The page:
Scientific name: Upupa epops
Status: Scarce summer visitor, occasional breeder
Breeding pairs: Occasionally breeds
Conservation status: Green
Length: 26 – 32 cm
Wingspan: 42 – 46 cm
Weight: 47 – 90 g
Adult male hoopoes are sandy coloured on their heads, necks, mantles and underparts. Their rumps and bellies are white. They have rounded wings which are black and barred with white and their tails are black with one white bar.
Hoopoes have conspicuous crests on their heads which is sandy coloured with black and white tips. The crest comprises 28 feathers which are usually depressed but during displays open up into a fan.
Hoopoes have a long black bill that curve downwards and is paler at the base. Their eyes are dark brown and legs and feet are grey.
Females look similar to males but are smaller and their plumage is duller. Juveniles resemble females but have shorter crests and bills.
Hoopoes nest in natural cavities such as holes in trees, walls or buildings. The female hoopoe cleans the cavity and will sometimes line it with feathers or grass.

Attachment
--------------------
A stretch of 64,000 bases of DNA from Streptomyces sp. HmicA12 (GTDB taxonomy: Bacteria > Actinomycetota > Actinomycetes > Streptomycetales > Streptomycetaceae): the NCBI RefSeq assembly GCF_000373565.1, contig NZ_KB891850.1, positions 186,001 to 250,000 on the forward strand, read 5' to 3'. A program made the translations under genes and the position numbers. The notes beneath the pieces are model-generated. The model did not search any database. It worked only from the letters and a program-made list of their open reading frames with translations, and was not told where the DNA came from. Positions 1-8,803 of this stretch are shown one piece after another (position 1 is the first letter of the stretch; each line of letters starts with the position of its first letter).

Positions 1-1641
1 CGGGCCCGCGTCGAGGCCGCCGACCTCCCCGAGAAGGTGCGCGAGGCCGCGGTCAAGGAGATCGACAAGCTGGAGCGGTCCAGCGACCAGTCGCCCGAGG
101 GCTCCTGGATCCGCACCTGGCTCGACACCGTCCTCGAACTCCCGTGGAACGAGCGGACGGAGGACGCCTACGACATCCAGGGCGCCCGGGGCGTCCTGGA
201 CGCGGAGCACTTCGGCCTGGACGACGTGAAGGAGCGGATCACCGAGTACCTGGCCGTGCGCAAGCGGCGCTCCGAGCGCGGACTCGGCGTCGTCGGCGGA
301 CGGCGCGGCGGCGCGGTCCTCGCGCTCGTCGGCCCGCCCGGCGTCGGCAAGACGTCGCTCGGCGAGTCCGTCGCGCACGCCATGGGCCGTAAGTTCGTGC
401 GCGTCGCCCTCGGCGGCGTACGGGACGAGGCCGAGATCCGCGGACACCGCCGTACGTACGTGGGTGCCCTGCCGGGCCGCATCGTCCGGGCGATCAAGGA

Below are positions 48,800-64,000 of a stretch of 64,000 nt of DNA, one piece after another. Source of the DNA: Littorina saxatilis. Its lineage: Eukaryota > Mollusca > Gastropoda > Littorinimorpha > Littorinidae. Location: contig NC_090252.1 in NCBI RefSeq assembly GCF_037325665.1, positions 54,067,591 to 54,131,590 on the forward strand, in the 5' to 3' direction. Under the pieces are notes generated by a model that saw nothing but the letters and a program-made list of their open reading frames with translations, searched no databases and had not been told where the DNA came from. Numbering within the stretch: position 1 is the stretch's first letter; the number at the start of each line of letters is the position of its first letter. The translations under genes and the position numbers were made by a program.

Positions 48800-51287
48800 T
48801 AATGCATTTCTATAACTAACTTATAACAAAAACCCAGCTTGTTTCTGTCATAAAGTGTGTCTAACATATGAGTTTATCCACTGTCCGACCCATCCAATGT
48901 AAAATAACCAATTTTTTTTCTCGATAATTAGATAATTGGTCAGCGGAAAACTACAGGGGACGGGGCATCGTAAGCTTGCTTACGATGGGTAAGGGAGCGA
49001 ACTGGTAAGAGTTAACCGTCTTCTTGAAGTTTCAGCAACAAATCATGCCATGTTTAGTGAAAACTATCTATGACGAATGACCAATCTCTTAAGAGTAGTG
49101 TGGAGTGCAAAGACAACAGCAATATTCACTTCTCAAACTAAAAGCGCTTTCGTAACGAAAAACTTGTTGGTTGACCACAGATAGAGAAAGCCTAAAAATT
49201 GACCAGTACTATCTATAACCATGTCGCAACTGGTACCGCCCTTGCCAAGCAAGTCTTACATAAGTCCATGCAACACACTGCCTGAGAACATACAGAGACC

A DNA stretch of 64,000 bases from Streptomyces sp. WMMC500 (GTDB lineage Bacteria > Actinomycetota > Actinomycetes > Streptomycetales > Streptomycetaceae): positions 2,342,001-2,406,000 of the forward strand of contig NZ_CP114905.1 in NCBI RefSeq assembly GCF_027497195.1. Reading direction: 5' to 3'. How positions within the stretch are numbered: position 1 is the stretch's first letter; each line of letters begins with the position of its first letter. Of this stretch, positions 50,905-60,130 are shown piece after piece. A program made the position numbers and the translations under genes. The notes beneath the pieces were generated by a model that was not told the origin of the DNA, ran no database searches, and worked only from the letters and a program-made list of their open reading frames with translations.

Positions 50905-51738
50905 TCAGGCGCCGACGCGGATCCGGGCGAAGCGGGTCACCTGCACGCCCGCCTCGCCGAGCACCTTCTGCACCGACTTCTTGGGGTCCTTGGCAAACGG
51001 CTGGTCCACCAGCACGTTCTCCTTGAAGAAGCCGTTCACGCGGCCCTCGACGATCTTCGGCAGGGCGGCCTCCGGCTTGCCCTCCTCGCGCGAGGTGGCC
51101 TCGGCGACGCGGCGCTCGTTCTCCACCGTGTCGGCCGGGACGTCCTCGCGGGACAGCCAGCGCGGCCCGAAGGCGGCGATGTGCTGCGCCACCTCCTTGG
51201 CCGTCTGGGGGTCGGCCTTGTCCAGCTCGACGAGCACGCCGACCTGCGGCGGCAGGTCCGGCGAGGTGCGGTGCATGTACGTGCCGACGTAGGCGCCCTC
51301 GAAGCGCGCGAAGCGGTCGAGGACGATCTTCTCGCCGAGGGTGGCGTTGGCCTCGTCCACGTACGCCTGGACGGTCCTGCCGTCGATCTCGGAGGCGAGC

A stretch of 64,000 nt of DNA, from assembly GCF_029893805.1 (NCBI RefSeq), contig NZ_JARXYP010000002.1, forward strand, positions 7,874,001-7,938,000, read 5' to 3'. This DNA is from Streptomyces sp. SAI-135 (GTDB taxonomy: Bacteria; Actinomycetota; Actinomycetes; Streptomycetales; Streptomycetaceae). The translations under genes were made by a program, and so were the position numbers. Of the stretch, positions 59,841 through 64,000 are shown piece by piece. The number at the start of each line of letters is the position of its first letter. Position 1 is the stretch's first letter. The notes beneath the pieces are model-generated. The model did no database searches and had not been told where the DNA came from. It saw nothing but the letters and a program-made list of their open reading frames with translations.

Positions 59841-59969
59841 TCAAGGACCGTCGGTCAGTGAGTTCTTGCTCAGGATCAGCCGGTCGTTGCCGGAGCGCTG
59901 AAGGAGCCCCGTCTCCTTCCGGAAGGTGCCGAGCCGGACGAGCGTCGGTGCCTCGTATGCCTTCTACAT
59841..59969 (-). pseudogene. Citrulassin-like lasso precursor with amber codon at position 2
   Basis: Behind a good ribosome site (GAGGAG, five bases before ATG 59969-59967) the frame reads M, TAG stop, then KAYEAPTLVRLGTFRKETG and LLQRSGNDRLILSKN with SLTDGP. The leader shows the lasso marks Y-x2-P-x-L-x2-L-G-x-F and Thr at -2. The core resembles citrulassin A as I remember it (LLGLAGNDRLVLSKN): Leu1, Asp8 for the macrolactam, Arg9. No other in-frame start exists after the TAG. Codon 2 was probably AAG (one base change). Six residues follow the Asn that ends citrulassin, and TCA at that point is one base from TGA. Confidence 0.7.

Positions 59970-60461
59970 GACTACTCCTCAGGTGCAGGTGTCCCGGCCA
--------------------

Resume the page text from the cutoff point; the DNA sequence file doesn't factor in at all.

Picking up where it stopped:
Hoopoes lay 5-9 pale grey or white eggs which she incubates for 16-18 days. When they hatch chicks are covered with down and the crest appears 14 days later. They are fed by both parents and will leave the nest at around 24 days old.
Hoopoes forage by jabbing its bill into the ground. It eats insects and spiders discarding inedible parts by beating them on the ground.
Where to see them
Hoopoes can be spotted along the south coast during spring migration. They are not usually found far inland although they have turned up as far north as Shetland.
Did you know?
The hoopoe’s name is onomatopoeic, named after its soft “hoop-hoop-hoop” call.